End of Metroland flyer distribution could hasten move to digital advertising: experts

Canada’s shrinking flyer industry and the slew of businesses who rely on it for advertising were dealt another blow last week when one of Ontario’s most prominent media conglomerates stopped printing 70 community newspapers and announced the end of its flyer business.

The papers owned by Metroland Media Group were often stuffed with flyers from large retail chains such as Loblaw Companies Ltd., Walmart Inc. and Metro Inc., along with local businesses showcasing products and services.

Experts say Metroland’s departure will push many companies even further toward digital marketing and hasten the decline of Canada’s print advertising sector.

“I think some will probably just stop using papers completely,” said Claire Tsai, a marketing professor at the University of Toronto’s Rotman School of Management.

“Some may still try but overall, at the aggregate level, you will see less use of papers.”

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The number of newspapers to shut down has accelerated over the last decade as Canadians upped their smartphone usage, encouraging companies to launch digital flyers and apps offering savings or loyalty rewards for users.

While Tsai said some realtors will likely stick with print advertising because of the big photos they can use, others will move away from the medium, especially if it gets pricier.

“When a business exits the industry, there’s less competition and so there could be implications on cost and it becomes much more costly to use papers to reach their customers,” she said.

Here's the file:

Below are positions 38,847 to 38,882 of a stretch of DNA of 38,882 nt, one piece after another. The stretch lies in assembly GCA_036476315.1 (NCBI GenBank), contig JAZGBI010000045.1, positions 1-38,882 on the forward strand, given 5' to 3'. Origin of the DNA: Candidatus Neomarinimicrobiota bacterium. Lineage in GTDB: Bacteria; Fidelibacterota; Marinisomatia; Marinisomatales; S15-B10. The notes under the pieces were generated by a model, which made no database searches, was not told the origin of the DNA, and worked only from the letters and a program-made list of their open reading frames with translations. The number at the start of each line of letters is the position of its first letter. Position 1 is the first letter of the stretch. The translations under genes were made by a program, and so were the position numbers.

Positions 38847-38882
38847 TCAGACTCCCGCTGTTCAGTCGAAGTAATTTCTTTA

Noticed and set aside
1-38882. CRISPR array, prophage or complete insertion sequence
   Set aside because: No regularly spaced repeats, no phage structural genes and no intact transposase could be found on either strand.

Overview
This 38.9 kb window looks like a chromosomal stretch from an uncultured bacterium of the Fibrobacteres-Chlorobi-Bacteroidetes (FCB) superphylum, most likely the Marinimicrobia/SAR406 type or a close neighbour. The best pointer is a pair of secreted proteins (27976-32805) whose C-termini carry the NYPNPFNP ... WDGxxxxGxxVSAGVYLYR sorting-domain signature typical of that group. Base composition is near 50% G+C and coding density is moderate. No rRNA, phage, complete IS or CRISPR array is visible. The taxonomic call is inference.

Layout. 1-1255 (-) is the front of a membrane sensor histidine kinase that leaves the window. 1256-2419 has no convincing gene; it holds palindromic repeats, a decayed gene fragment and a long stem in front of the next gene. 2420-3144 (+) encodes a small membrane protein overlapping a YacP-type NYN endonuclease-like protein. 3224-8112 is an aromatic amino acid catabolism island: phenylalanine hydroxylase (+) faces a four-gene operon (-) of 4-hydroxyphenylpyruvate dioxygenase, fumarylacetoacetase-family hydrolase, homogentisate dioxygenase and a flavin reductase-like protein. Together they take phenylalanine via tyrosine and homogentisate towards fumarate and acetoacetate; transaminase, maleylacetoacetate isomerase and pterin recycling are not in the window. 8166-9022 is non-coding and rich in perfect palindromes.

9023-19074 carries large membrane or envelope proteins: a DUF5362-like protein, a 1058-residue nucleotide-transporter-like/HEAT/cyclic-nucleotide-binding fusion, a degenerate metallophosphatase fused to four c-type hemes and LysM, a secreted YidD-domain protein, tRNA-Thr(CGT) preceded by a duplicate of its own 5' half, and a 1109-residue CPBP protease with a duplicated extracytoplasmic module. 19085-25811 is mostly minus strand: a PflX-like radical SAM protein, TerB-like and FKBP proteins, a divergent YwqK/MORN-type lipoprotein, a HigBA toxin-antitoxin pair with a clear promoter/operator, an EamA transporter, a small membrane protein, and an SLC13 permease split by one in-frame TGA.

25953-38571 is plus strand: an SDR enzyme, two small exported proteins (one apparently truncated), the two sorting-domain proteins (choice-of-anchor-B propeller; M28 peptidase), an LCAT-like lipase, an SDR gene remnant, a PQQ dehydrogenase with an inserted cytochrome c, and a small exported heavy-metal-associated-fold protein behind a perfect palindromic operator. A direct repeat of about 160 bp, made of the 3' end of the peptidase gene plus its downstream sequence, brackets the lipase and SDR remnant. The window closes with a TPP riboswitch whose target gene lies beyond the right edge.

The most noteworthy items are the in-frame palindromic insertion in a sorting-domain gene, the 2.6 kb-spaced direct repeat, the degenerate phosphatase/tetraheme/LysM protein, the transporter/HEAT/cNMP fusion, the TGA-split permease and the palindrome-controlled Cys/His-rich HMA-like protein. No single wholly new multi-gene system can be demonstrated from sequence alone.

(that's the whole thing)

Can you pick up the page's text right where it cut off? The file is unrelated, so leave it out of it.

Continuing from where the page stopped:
Metroland papers were often the lone print journalism publications in the markets they serviced and even those regions with competitors have seen a less vibrant media landscape in recent years.

The federal government has counted some 474 Canadian news businesses that closed between 2008 and 2023.

Over the same time span, marketing dollars moved online.

The federal government has said Google and Meta, which owns Facebook, Instagram and WhatsApp, had a combined 80 per cent share of the $14 billion in online ad revenues seen in the country in 2022.

Meanwhile, the flyer market contracted to 13 billion pieces distributed annually, down from 17 billion pieces about 10 years ago, estimated Joanne McNeish, an associate professor at Toronto Metropolitan University specializing in marketing.

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McNeish blames the reduction on the growth of coupon and cost savings apps, retail store apps and websites along with more advertising spending being directed to digital platforms.

“Due to the dominance of search engines and social media, fewer consumers value the editorial function of newspapers, so their readership and associated advertising dollars have declined along with the number of flyers,” she wrote in an email.

In some locales, there has even been a war on flyers. The City of Montreal, for example, banned the distribution of bags of print flyers except to people who opt in to receive them, in May, following a similar move from Mirabel, an area north of Montreal.